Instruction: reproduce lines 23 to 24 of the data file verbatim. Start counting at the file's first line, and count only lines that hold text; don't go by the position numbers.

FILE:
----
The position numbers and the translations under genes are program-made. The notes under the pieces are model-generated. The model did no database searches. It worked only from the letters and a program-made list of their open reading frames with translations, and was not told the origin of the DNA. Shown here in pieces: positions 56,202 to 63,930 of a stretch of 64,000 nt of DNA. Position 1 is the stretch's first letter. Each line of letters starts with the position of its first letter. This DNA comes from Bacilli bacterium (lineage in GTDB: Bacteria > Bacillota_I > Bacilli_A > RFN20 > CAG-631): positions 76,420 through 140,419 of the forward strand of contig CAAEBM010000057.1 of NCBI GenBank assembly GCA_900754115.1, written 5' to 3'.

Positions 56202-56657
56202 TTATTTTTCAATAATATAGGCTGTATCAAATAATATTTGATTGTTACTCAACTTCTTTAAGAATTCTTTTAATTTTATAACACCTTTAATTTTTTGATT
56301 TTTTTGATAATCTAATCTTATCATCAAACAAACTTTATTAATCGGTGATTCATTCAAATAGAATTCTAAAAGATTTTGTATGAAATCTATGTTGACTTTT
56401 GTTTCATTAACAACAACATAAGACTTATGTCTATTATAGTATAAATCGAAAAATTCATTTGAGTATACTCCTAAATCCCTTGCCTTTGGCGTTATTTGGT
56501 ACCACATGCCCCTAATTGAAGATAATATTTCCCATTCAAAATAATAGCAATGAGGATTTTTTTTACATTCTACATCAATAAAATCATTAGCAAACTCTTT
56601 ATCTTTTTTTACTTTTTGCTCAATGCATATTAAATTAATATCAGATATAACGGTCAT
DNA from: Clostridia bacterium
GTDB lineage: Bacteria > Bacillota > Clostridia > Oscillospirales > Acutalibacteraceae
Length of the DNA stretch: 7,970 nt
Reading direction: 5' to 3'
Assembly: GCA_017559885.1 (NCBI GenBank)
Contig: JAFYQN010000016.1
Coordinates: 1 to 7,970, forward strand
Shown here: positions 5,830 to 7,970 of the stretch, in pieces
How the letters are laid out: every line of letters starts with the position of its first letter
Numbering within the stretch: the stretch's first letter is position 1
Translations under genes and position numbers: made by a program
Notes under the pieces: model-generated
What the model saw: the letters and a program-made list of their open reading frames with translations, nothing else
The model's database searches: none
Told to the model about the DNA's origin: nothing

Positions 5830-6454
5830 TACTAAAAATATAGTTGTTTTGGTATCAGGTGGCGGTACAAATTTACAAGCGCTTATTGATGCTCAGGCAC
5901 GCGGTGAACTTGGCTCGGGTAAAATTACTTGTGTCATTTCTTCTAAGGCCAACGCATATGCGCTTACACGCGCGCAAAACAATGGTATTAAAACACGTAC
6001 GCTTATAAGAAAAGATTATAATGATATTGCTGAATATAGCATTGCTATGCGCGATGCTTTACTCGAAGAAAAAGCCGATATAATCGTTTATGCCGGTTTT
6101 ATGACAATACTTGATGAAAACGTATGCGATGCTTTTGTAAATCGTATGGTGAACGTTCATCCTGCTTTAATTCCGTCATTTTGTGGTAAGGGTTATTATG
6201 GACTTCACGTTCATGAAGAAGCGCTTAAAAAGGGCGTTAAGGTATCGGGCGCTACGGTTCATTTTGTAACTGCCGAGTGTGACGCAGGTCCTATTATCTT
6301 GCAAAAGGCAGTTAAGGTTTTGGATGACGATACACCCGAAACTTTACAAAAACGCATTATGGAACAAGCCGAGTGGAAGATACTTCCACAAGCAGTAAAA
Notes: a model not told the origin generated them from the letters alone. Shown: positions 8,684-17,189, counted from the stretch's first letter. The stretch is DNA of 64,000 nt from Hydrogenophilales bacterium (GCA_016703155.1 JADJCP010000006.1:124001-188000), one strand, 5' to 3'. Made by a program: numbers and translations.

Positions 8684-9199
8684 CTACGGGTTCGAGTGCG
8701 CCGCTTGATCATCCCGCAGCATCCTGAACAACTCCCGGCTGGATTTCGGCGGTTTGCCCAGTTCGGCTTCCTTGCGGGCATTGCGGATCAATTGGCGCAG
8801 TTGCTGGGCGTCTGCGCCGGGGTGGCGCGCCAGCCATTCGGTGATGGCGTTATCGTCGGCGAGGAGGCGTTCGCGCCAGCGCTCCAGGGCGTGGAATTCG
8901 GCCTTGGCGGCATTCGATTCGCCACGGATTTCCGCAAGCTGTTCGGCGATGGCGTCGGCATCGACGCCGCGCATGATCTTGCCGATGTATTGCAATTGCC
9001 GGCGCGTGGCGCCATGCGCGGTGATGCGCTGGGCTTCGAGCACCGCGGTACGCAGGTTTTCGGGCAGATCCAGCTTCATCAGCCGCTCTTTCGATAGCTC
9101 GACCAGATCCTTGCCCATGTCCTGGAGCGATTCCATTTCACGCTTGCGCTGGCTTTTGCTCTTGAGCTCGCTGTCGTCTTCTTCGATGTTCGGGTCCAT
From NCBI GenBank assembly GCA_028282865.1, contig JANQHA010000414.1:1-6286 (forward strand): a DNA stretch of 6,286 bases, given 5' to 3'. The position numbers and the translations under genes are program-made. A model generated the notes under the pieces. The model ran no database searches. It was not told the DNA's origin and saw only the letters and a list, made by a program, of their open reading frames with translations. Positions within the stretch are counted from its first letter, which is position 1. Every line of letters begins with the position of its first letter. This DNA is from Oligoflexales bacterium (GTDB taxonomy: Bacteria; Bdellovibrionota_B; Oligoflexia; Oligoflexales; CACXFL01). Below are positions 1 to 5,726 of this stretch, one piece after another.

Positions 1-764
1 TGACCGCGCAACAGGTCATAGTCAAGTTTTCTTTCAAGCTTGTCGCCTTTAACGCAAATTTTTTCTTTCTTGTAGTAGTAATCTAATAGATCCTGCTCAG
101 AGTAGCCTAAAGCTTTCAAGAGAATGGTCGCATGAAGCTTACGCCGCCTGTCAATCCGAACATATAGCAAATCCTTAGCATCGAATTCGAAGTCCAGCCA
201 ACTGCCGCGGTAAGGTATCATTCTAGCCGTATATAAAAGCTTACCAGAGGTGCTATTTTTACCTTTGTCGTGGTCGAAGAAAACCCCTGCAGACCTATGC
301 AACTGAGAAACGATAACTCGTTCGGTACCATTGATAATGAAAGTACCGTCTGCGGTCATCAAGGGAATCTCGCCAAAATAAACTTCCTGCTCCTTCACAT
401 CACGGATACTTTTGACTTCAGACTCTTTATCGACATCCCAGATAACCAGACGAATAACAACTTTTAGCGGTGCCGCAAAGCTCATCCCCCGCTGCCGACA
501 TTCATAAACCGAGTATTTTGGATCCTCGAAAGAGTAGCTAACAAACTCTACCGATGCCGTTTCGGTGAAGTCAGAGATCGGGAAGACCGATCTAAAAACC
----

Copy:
Positions 5830-6454
5830 TACTAAAAATATAGTTGTTTTGGTATCAGGTGGCGGTACAAATTTACAAGCGCTTATTGATGCTCAGGCAC